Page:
On Sunday’s Face the Nation, New York Times columnist Tom Friedman denounced the proposed White House plan to use the Strategic Petroleum Reserve to curb rising gas prices: “That would rank in my top five worst ideas of 2011 so far….one thing we should finally be doing is using this opportunity to have a credible energy policy that begins to reduce our addiction to oil.”
Friedman’s idea of “credible energy policy” was to force Americans to continue to pay higher gas prices: “Gasoline is almost $4 a gallon. We know that’s a red line where people really start to change their behavior. At a minimum, I’d be talking about a tax that basically says we’re going to keep it at $4. If it goes below we’ll true it up, if it goes above that we’re not going to touch it.”
As TimesWatch’s Clay Waters earlier reported, for years Friedman has been obsessed with the idea of implementing higher gas taxes. In his most recent call for such a tax in a February 23 column entitled “If Not Now, When?,” Friedman proposed: “The smart thing for us to do right now is to impose a $1-a-gallon gasoline tax, to be phased in at 5 cents a month beginning in 2012, with all the money going to pay down the deficit.”
And of course back in late 2008, when gas prices were at the lowest in recent years, the Times, the WaPo and NBC’s Tom Brokaw all came out in favor of using taxes to artificially inflate gas prices, as a way to inflict further misery upon their average reader or viewer.
Meanwhile, in addition to calling for higher gas prices, the Times is also onboard with shutting down the federal government, lest Obama face the indignity of suffering with the GOP’s draconian cuts rounding error reductions in spending. Or as Ed Morrissey writes:
What would happen if those cuts took place? The Times predicts an apocalypse, of course:
Republicans claim they will not agree on a penny less than $61 billion, which is too little for some more aggressive freshmen. If the Democrats try to compromise on even half that amount, they will be still be doing enormous damage to many programs and threatening a recovery that is starting to show signs of real life.
At least the Times implicitly admits that Barack Obama lied when he claimed to have met Republicans halfway on budget cuts. But again, the numbers just don’t hold up. The Republican cuts amount to 7.8% of Obama’s Porkulus spending, which turned out to have little effect on the economy or on job creation. Reducing spending by less than one-twelfth of a Porkulus would have even less negative impact on the economy. Nor does this editorial ever explain what it means by “enormous damage to many programs”. The editors never mention a single program or the damage less spending will do to it.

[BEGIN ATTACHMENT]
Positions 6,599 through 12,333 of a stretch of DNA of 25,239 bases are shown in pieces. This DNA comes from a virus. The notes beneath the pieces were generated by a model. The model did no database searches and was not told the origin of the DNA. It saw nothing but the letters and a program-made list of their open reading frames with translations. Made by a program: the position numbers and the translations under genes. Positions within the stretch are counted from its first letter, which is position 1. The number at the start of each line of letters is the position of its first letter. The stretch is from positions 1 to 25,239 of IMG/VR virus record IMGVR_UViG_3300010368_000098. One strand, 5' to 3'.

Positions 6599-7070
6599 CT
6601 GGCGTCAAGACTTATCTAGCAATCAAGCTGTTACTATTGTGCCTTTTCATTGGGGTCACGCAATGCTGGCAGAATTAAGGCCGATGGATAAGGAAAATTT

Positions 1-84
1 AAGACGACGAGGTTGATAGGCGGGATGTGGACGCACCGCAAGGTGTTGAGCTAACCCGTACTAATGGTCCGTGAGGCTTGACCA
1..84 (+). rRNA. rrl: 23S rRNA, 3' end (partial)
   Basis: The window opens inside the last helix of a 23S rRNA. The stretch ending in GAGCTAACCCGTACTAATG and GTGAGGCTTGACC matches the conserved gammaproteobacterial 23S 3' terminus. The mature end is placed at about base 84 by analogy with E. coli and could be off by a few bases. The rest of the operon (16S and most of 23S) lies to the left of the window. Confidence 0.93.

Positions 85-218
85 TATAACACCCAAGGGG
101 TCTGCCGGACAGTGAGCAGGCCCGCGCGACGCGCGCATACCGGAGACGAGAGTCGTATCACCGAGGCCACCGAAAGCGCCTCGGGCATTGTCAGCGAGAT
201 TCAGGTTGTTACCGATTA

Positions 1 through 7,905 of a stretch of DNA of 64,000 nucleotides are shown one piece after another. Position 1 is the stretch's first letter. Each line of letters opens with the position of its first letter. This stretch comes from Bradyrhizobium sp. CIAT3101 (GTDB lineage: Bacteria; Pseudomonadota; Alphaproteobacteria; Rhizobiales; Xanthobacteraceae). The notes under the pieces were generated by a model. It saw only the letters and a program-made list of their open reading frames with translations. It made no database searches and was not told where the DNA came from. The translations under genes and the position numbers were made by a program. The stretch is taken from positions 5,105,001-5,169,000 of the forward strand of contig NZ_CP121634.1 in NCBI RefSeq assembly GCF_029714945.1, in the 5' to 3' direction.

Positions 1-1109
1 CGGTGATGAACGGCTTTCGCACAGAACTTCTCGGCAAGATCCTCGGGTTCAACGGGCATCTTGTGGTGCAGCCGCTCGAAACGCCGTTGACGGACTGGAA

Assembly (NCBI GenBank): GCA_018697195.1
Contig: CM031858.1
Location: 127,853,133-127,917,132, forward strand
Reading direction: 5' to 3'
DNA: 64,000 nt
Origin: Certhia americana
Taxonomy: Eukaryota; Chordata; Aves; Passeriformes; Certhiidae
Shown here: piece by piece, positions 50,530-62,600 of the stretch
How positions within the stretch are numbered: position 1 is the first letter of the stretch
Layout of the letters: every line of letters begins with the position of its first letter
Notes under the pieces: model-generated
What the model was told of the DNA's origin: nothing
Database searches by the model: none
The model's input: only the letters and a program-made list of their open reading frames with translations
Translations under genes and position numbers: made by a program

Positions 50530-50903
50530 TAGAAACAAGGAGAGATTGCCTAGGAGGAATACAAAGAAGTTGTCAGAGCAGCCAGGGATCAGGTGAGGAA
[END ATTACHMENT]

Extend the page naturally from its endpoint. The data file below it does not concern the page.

The editors then make the argument that conservatives have been making:
There is nothing wrong with having a serious negotiation over long-term cuts, many of which are reasonable and necessary. It is vitally important, in fact, that the two sides begin examining ways to curb the huge growth in entitlement spending, particularly Medicare. House Speaker John Boehner said last week that he was ready to start that conversation, echoing similar calls from President Obama and many others in Washington.
But serious cuts cannot be made against the threat of a shutdown. That discussion should be had over the 2012 budget, not what’s left of the 2011 fiscal year.
Entitlement reforms have to be made through statutory changes, not budget bills, so this is essentially meaningless anyway. We have to wait for FY2012 for that reason, because Congress has to rewrite law to enact those reforms. So because we need to wait on entitlement programs for the 2012 budget, the entire discretionary spending portion of a budget with a $1.6 trillion deficit should be ignored?
And have Democrats in Wisconsin heard that serious budget debate shouldn’t take place “against the threat of a shutdown”?
Or to put it another way, as someone once said, if it wasn’t for double standards, the left would have no standards at all.
Incidentally, if you’d like to write your own Tom Friedman article, at Ricochet, Claire Berlinski breaks down the secret formula to decode the mustache of understanding.